Seeing Italy on a bus tour? If you are intimidated at the thought of driving alone through a non-English speaking country, a group bus tour may be the answer. Italy is an amazing country that deserves to be visited over and over again. Bus tours only hit the highlights, but you can use them to get comfortable in a new country and discover where to go on your next visit To avoid the additional solo travel charge you can have the tour company match you up with a roommate.

Bus tours may not be for everyone. You have a regimented schedule and, depending on the tour, may not have a lot of free time to explore the destinations. However, you can also sit back and let someone else worry about all the logistics of the trip.

Trafalgar Tours had a Highlights of Italy tour. It began in Rome. My group had about forty-five people of various ages and from various countries. Being together for 10-days gives you the opportunity to get to know people and make friends. Many of us still keep in touch through Facebook.

Rome

Walking through the street that Roman emperors once trod gives you a sense of how old this city actually is. The juxtaposition of skyscrapers and cars next to two-thousand-year-old ruins is often jarring. Rome is a chaotic place, but you can stroll down a busy street and turn a corner and find a quiet little cafe to sit and enjoy some wine and pasta. Throw a coin into the Trevi Fountain and enjoy some gelato in the evening.

Naples

Naples has a few sights but seemed to be more of a jumping off point for Pompeii, Capri and the Amalfi Coast. The Trafalgar Tour went to Capri. It ust have been the hottest day of the year. (It was August). A funicular takes you to the top of the island where the town starts. The narrow streets are full of high-end shops that you can hardly afford to walk into. The crowds and narrow streets seemed to magnify the heat. Head to the outskirts to get some air and spectacular views of the bay. The views were spectacular. What was more impressive was a boat tour of the famous grottoes and the cliffs around the island.

Venice

The Venice I remembered from my childhood was smelly, crowded and confusing. It’s still crowded, but there seemed to be more directional signs that help you find your way back to the Grand Canal and the Palace. Riding a gondola is super touristy, but you can’t go to Venice without taking a ride. Take some time to wander along the canals and narrow streets. The lines to get into the Cathedral are always long. The line to tour the Palace was much shorter. If you have time, take a water taxi over to the island of Burano. The vibrant colors of the houses on this small island suburb are a photographer’s dream. You can also visit Murano which has the famous glass factory, although there are plenty of shops in Venice that sell the glass and provide glassblowing demonstrations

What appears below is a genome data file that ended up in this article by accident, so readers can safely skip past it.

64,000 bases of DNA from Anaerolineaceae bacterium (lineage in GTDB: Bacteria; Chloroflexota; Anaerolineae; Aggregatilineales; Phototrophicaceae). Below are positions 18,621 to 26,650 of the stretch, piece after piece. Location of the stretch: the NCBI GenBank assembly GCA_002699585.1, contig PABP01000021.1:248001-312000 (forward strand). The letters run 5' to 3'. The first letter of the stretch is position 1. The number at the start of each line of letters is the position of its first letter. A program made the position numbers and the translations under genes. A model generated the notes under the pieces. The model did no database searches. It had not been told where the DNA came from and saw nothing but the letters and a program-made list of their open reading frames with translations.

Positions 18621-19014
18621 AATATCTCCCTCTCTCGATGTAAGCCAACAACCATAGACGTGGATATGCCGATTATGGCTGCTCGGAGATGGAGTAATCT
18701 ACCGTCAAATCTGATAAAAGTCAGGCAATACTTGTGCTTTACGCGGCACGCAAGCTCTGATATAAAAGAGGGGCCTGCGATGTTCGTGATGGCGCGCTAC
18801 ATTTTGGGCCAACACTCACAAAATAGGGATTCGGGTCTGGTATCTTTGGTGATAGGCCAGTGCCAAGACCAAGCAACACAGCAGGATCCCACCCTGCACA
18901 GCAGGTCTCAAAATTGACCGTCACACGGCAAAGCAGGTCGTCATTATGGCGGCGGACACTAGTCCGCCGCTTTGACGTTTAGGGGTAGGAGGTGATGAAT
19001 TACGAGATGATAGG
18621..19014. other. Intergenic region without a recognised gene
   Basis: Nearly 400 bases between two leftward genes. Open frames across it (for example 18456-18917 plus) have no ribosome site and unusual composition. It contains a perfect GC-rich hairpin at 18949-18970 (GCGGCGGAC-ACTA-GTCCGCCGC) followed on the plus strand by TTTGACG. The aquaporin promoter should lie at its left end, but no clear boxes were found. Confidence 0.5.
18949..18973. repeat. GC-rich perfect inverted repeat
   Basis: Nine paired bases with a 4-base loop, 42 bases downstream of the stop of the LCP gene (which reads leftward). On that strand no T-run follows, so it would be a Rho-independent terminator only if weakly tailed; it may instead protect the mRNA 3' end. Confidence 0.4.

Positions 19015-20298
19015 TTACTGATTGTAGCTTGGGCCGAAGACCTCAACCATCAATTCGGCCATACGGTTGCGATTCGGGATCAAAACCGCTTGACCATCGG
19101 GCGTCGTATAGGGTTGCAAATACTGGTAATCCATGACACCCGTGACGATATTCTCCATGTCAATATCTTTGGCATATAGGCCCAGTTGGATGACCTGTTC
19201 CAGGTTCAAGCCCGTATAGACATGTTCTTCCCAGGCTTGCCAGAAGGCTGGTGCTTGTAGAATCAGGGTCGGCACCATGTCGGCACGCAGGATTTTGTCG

Lake Maggiore

Lake Maggiore is the second largest lake in Italy and is situated in the Italian Alps. Part of the lake is also in Switzerland. It’s a stunning alpine lake bordered by snow-capped mountains. There are three Borromean Islands in the lake which boast palaces and beautiful gardens. Isola Bella has a small, but over-the-top, baroque palace. Behind the palace are multi-tiered Italianate gardens. Despite its location in the Alps, the lake has a temperate climate that allows the gardens to flourish.

Tuscany

Much has been written about the beauty of Tuscany. It’s a place you have to see for yourself. There are fields of sunflowers, vineyards and quaint little villages which dot the landscape. San Gimignano is a UNESCO World Heritage site that preserves its 13th-century heritage. It has a gelato shop that claims to be the best in Italy. The numerous watchtowers rise throughout the town giving the appearance of ancient skyscrapers.

Art and architecture are the jewels of Florence The Duomo designed by Brunelleschi dominates the skyline of the city. The Uffizi Gallery holds one of the largest collections of renaissance art in the world. For the best view of the city, cross the Arno river and climb up to the Piazzale Michelangelo. You can walk up from the river, take the number 12 or 13 bus, or drive up.

Italy is a country you need to visit more than once. If you can only go once, seeing Italy on a bus tour will give you the flavor of the country. However, there’s nothing like having the time to stay for several weeks and explore the small villages and towns that most people miss when they just visit the larger cities.

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